Old Habits Die Hard
August 03, 2007
The first time I wore fake fingernails, I was in fifth grade. They were Lee Press-Ons, and I was a pre-teen trying to impress my friend, Lisa.
That's just how our relationship was, as awful and misguided as it sounds. She would show up to school with a cute outfit, complete with MC Hammer-style pants, and I would try to one-up her the next day. She would hairspray her bangs four-inches-tall, and I would create a five-inch tidal wave the following morning. She would let me watch Nickelodeon at her house, and then we'd go to mine and I'd try to convince her that it was better to have twenty acres of land to roam. PLUS A HORSE. I usually won, though only marginally, considering she had Mystery Science Theatre 3000.
I'd walk about, flittering my blood-red fingernails every which way, hoping to invoke some sort of envy on her part. Then, inevitably, I'd knock against a desk, or walk into a wall, or trip over a strand of hair, as I am clumsily wont to do, and a fingernail that I had painstakingly peeled from its sheath and carefully pressed onto my finger would fly across the room like a red, elongated fruit-fly chasing the scent of a discarded watermelon rind. And there I would be, horrified that I had only nine crimson fingernails, scheming a plan to hide my left index finger all day long until I could get home to replace it.
The second time I wore fake fingernails, I was in eleventh grade. They were an oxymoron: real fake fingernails, the kind that were glued on and painted over with acrylic, then buffed and polished until they were as smooth as a high-end hooker's legs. I was going to my first prom, and it was important that my fingernails look perfect, as I would later find out, because my hair was a hot mess. When I gave my stylist free reign, I didn't mean that I wanted her to flip my head over, give me a French braid up one side of my scalp, with a curly side-ponytail coming out the other half.
Go ahead, imagine that. I'll wait.
In fact, I'll even help with a picture from prom:
I tried to play it off, like the fact that I looked like Helen Keller had fixed my hair didn't bother me. I convinced myself that no one else would have my same style -- and believe me, no one did -- and then when my date arrived, I found myself apologizing to him for his unfortunate luck of having to be seen with my hair that night. You should know that it didn't work out, that we really didn't talk much after that, and it has taken me until just now to realize why.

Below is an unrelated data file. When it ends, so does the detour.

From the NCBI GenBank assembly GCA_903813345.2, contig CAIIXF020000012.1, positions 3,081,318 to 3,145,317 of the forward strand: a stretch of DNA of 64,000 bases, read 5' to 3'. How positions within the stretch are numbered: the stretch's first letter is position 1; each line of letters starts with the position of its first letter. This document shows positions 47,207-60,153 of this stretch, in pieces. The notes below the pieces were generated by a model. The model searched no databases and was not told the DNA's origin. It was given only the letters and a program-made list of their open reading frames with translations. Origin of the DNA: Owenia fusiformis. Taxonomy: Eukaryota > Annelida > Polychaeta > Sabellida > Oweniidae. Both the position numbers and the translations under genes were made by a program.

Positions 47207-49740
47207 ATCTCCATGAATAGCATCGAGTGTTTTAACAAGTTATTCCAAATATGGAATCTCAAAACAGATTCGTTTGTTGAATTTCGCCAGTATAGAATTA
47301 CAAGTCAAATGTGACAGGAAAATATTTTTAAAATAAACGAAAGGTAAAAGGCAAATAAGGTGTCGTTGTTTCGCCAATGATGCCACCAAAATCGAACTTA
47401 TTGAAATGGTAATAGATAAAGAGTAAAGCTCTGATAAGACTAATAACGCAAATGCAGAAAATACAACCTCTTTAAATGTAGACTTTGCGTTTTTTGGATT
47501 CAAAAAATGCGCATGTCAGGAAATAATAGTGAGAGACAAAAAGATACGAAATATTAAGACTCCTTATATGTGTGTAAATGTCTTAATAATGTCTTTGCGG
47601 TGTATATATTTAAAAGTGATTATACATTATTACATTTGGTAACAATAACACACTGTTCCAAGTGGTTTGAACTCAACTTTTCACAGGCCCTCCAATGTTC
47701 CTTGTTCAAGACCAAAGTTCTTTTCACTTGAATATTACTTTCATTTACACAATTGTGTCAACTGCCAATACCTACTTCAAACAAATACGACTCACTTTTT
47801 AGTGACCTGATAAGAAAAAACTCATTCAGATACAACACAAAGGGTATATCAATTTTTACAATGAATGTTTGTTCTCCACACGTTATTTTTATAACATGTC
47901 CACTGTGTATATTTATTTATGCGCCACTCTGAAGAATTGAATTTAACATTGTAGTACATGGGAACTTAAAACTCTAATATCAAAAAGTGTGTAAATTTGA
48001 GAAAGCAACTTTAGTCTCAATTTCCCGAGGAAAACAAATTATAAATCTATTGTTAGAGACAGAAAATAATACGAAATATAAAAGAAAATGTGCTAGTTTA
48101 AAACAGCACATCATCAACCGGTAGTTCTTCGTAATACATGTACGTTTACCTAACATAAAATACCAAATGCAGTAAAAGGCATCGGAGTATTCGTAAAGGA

I kept wearing real fake fingernails until after I graduated from high school, when I became a very, very poor college student. But not so poor that I couldn't buy beer on the weekends. In hindsight, I should have spent that money on real fake fingernails. It probably would have significantly increased my GPA that year.
Somewhere along the line, in-between real fake fingernails and the end of my freshman year of college, I developed a nasty habit. I didn't bite my fingernails. I don't understand how people can stand to do that; instead, I bit my cuticles. It may not seem like that huge of leap to you -- from fingernails to cuticles, that is -- but the difference was at least enough to make me a snob about how disgusting it is to bite one's fingernails. It is a disgusting habit. I hope you don't do it. My habit, on the otherhand, is perfectly acceptable. Maybe even hygenic, since it's more like pruning myself and less like eating bacteria that has collected under my nailbed.
It's a habit I've hung onto for the past ten years. It's something I resort to when I'm feeling nervous or insecure or worrisome or all three at the same time. When I'm through gnawing on myself, each finger is raw and at least one finger is bleeding. I've shoved my fingers so forcefully into my mouth and I've been so determined to get every last bit of skin off my cuticles that I've actually had to have a root canal because of it. I'll repeat that so you can get the full effect: MY BAD HABITS CAUSE ME ROOT CANALS. Yours?
That's why, three months ago, I got real fake nails for the third time. You see, with all that acrylic on my fingernails I can't get close enough to gnaw on myself. Real fake fingernails became my tooth-destroying, $60 per month preventative measure. And tomorrow I'm taking them off.
My cuticles are no longer raw. I think I've kicked the habit. I hope I've kicked the habit. God, please let me have kicked the habit.
Plus, I can think of several other things I'd rather spend $60 each month on. Like maybe a new hair stylist.